The journey to Kona has been an incredible one. I could have not done it without my Mom, Dad, and Lisa. Before IM WI last year my dad said he really wanted to go to Hawaii. I’m glad I was able to deliver. Finally, I’d like to thank my Coach Tim Waggoner (Lucho), as he was instrumental in this journey and helping me get to Kona…I don’t think I could have done it without him. He had more confidence in me than I ever had in myself and taught me things way beyond triathlon.

Friday, September 17, 2010

Ironman Wisconsin 2010


I really had no nerves going into this race. I had done the work that Coach Tim had laid out for me and this brought me a lot of confidence. I was also seeing some pretty incredible things going on with my body during training so I was feeling good. If I had to pick one thing I was nervous about leading into this race, it was whether my nutrition plan was the right one for me. It had me taking in a lot more calories than I did typically on race day and this lead to a couple rough runs off the bike in training.

For breakfast I had 3.5 cups of applesauce,24oz sports drink with whey protein, and a banana at 3:30am. Thought I would have some decaf as well but there was no room in the gut. I had a powerbar 1hr before the start and then a gel and salt tab at 15min prior to the start when I got in the water. No stomach issues at all in the water. Before the race I was very calm, almost too calm if that is possible.



Very rough start. I started in the middle thinking that there would be fast folks on the buoy, slow folks outside and more of a gap in the middle of the line. This logic didn’t play out as I couldn’t pop out into clear water when I started getting clobbered. Other than the rough swim and really never getting into a rhythm there were no major issues or major wins during the swim. Oh, I did pee once so I definitely started the day hydrated!!

I went through T1 very conscious of not sprinting the long transition and spiking the heart rate. I remained smooth and controlled with no issues. I think a major win here was taking my time and not spiking my heart rate unnecessarily.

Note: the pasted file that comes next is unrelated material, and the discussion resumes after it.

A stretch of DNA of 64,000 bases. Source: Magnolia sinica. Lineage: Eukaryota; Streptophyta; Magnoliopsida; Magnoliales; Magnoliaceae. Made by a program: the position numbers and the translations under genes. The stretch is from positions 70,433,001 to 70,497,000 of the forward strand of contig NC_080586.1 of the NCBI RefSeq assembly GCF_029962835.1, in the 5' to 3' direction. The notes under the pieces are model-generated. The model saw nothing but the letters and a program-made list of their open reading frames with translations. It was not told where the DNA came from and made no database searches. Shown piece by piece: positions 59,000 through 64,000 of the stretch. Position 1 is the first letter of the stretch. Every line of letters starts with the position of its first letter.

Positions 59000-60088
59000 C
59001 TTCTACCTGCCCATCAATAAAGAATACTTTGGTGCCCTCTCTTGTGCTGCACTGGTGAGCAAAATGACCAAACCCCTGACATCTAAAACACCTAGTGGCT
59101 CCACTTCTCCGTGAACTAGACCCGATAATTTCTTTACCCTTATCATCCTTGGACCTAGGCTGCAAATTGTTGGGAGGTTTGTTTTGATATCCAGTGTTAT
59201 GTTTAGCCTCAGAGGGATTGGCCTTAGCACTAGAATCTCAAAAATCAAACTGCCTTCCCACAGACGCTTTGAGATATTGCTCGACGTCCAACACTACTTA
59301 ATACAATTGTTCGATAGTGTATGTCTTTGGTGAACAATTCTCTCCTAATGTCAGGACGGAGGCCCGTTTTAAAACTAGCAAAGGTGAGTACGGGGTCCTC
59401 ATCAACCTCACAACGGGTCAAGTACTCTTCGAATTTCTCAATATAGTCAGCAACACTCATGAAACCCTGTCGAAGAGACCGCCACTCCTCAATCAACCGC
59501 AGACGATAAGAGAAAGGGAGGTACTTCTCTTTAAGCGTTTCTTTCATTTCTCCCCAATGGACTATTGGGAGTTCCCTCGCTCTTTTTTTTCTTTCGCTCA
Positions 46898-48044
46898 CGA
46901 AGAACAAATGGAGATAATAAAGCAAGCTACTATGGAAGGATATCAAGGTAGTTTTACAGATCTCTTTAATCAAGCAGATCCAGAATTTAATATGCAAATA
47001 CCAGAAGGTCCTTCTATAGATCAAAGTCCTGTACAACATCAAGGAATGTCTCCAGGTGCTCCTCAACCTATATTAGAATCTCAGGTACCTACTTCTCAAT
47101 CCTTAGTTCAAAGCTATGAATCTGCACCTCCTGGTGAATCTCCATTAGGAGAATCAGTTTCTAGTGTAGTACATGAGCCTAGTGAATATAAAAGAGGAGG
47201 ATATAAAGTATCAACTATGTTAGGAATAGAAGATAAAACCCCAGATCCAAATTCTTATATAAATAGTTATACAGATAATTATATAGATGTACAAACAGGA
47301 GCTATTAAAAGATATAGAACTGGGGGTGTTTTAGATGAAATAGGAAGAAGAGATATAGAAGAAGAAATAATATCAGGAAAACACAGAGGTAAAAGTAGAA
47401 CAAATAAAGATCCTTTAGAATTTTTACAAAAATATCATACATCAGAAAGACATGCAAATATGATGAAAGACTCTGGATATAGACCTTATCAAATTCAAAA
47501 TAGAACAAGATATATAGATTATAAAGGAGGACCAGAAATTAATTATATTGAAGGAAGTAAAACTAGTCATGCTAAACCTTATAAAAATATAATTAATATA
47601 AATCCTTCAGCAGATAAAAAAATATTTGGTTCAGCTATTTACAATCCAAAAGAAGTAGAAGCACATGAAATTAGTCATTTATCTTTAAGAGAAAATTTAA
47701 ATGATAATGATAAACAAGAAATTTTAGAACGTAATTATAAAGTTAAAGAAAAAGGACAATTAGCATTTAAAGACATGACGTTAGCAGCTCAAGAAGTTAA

I was pretty disappointed with my swim but I didn’t know if the swim was long or everyone had rough swims or whatever. It was done and I could only focus on that point forward. I couldn’t control what had just happened. I got on the bike and focused on my task at hand. The positive was my heart rate was low and I started on sports drink immediately. The first 25mi or so I tried to cap my watts below 210w. I’m not sure that I was successful with this, but it definitely forced me to slow some. I think I lacked the confidence early on to stick to my low power caps (as I was worried that I would have a super slow bike time that didn’t reflect my fitness). In typical fashion everyone and their brother, mother, aunt, uncle, were passing me. It was so hard to just let them go. Just knowing that I was in the best shape of my life and people were still just flying by me was a really hard thing to accept. Around mile 25, it was go time. I knew I had to pick up my power to my designated goal (220w) if I wanted to do something special in this race. I was a bit scared cause I knew at this point my body would let me know if my power target was possible but I also knew I was fit and it was time to make something special happen…it was all in at this point. As I was getting started on my move to goal power a guy who I knew had Kona aspirations went by me and this was my moment. This time I didn’t let this rider go, I stuck to him and used him as motivation to get it done.